Thousands of hardline Muslims marched on the streets in the Indonesian capital of Jakarta Friday, demanding that the city's Christian governor be jailed over a blasphemy case ahead of the city's gubernatorial election.
The protesters, chanting slogans against Gov. Basuki Tjahaja Purnama, popularly known as "Ahok," marched from Istiqlal Mosque in central Jakarta to the nearby presidential palace, which was under heavy police guard, The Associated Press reported.
Police said they had arrested Muhammad Al Khaththath, the leader of the Muslim Peoples Forum umbrella group, and many other activists for suspected treason before the protest. "We are not cowed by the arrest of our leaders," a protester was quoted as saying. "We'll keep fighting for the dignity of Islam. There's no room for kafir (unbeliever) to lead in this nation."
The Southeast Asian country's blasphemy law provides for a maximum penalty of five years in jail, which is enough to disqualify Ahok, the governor of Jakarta and a Christian and ethnic Chinese, from the election.
Ahok won the first round of voting held Feb. 15. In the runoff, scheduled for April 19, Ahok will contest against Anies Baswedan, a former education minister who has the backing of conservative Muslims.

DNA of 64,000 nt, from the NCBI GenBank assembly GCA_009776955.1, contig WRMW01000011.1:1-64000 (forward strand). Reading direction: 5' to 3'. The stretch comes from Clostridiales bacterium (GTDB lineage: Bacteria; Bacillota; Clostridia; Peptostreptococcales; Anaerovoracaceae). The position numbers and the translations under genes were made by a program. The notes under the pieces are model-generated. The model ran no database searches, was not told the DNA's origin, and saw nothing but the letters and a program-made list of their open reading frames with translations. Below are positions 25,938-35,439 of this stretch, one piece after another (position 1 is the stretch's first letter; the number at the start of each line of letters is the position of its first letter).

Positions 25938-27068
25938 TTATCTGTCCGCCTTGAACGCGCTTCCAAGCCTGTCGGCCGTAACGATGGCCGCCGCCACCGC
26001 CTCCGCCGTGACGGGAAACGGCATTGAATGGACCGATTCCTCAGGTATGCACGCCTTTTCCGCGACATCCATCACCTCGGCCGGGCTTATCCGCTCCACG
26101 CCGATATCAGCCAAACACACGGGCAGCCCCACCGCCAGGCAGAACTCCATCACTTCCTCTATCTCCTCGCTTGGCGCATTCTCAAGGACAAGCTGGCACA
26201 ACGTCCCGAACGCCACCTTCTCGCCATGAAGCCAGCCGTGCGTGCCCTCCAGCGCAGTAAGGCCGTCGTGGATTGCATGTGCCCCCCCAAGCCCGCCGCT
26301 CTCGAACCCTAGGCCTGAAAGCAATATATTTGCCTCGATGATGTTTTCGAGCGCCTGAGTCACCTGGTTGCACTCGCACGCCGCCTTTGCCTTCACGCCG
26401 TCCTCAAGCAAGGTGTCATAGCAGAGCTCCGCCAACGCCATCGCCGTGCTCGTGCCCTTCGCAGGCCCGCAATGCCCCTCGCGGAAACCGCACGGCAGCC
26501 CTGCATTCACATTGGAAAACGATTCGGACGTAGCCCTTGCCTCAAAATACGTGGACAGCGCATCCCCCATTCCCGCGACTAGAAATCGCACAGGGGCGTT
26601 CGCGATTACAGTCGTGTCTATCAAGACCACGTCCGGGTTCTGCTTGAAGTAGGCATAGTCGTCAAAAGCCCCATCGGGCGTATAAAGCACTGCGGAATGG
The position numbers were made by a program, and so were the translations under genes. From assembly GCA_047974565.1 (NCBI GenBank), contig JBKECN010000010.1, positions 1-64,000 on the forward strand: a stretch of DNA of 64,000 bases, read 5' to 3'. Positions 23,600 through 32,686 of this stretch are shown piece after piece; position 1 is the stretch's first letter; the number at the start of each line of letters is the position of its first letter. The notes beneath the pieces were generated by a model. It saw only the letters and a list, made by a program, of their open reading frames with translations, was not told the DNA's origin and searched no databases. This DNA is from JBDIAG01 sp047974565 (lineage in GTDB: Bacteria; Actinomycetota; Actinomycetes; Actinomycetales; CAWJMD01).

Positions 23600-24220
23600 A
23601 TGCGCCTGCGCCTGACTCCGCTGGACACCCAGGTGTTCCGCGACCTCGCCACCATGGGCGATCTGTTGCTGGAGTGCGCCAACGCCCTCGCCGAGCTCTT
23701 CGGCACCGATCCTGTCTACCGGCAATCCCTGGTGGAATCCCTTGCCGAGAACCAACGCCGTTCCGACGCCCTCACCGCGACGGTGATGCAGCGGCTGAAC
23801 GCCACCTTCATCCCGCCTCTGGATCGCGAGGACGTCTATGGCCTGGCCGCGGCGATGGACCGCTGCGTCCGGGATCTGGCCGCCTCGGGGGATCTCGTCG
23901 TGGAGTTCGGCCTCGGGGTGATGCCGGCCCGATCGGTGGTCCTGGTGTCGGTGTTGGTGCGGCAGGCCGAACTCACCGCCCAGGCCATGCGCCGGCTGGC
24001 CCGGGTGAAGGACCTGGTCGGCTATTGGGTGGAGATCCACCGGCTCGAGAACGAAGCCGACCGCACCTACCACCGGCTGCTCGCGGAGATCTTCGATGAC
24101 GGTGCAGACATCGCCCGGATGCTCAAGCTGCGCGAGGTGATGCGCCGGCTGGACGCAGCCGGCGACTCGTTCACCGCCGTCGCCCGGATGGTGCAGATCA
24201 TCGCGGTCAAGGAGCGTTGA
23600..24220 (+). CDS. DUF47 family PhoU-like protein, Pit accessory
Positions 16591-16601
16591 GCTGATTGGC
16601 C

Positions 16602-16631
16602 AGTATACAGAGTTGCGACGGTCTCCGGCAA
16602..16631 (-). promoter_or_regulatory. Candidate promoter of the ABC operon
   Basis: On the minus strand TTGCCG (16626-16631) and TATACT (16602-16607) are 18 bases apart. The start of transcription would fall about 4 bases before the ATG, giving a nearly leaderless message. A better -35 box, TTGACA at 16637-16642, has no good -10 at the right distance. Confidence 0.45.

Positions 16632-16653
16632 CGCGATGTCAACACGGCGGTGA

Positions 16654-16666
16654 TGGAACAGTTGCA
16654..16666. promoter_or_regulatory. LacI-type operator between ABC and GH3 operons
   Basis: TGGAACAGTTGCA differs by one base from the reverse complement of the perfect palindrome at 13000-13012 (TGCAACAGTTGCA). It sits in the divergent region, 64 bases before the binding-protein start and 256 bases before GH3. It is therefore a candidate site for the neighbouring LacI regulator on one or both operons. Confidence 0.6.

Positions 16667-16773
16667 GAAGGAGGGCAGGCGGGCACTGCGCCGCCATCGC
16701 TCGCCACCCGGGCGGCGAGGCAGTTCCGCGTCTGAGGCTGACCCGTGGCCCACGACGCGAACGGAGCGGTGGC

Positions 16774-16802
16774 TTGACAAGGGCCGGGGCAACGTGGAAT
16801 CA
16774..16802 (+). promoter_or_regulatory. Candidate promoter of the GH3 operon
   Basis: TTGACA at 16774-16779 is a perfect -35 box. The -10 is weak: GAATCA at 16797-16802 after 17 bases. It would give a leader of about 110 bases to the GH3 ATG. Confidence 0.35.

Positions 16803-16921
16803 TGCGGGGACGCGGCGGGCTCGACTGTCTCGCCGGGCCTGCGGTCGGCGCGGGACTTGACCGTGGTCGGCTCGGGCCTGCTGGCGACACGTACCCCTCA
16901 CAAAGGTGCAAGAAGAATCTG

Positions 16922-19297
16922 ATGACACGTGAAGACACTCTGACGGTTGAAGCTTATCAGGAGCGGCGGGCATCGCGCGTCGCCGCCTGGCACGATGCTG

Ahok was appointed the governor of Jakarta in November 2014 after then Gov. Joko Widodo, affectionately known as "Jokowi," was elected president of the country with the world's largest Muslim population. Ahok was Jokowi's deputy at the time. Even during Jokowi's presidential campaign, Indonesia's extremist Muslim groups urged voters to oppose Jokowi to prevent the Christian official from becoming governor.
Ahok was declared a suspect in the blasphemy case in November 2016, after hundreds of thousands of conservative Muslims held a rally to demand his prosecution. The official, who has the backing of President Jokowi," challenged the interpretation of a verse in the Quran that says Muslims cannot vote for a non-Muslim candidate.
Ahok has explained he didn't mean to insult the Quran.
A video posted on social media, which showed Ahok saying no one should manipulate verses from the Quran for political gains, "was edited by Buni Yani (a Facebook user and a university lecturer) in an attempt to show the governor discrediting a verse from the Islamic holy book during a meeting with local residents," Jakarta Globe reported earlier.
Ahok had been misquoted. The video makes it look as if the governor had said, "You've been lied to by the 51st verse of the (Quran's) Al-Maidah chapter," while what he had actually said, "You've been lied to by [people] misquoting the 51st verse of the Al-Maidah," the Globe said in an editorial.
While the majority of the people in Indonesia are known to be tolerant and moderate, there are several extremist Islamist groups in the country. According to the Human Rights Watch, more than 1,000 churches in the archipelago have been closed over the last decade due to pressure from such groups.